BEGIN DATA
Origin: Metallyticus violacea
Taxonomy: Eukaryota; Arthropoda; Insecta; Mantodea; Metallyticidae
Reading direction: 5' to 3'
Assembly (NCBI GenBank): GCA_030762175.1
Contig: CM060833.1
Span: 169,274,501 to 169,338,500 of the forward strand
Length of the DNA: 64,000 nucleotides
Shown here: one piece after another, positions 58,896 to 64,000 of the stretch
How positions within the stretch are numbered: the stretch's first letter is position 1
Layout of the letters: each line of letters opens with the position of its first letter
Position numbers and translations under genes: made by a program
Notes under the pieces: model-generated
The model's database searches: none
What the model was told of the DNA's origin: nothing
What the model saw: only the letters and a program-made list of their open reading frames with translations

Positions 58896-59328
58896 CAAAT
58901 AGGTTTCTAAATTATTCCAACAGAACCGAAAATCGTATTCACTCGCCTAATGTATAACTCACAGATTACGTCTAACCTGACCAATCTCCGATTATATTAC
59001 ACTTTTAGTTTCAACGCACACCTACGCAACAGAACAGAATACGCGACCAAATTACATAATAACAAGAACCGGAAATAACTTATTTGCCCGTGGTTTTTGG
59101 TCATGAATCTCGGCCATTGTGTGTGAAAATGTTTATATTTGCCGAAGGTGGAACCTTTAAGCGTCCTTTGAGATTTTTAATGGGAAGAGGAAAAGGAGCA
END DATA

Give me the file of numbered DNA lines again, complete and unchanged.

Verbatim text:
Origin: Metallyticus violacea
Taxonomy: Eukaryota; Arthropoda; Insecta; Mantodea; Metallyticidae
Reading direction: 5' to 3'
Assembly (NCBI GenBank): GCA_030762175.1
Contig: CM060833.1
Span: 169,274,501 to 169,338,500 of the forward strand
Length of the DNA: 64,000 nucleotides
Shown here: one piece after another, positions 58,896 to 64,000 of the stretch
How positions within the stretch are numbered: the stretch's first letter is position 1
Layout of the letters: each line of letters opens with the position of its first letter
Position numbers and translations under genes: made by a program
Notes under the pieces: model-generated
The model's database searches: none
What the model was told of the DNA's origin: nothing
What the model saw: only the letters and a program-made list of their open reading frames with translations

Positions 58896-59328
58896 CAAAT
58901 AGGTTTCTAAATTATTCCAACAGAACCGAAAATCGTATTCACTCGCCTAATGTATAACTCACAGATTACGTCTAACCTGACCAATCTCCGATTATATTAC
59001 ACTTTTAGTTTCAACGCACACCTACGCAACAGAACAGAATACGCGACCAAATTACATAATAACAAGAACCGGAAATAACTTATTTGCCCGTGGTTTTTGG
59101 TCATGAATCTCGGCCATTGTGTGTGAAAATGTTTATATTTGCCGAAGGTGGAACCTTTAAGCGTCCTTTGAGATTTTTAATGGGAAGAGGAAAAGGAGCA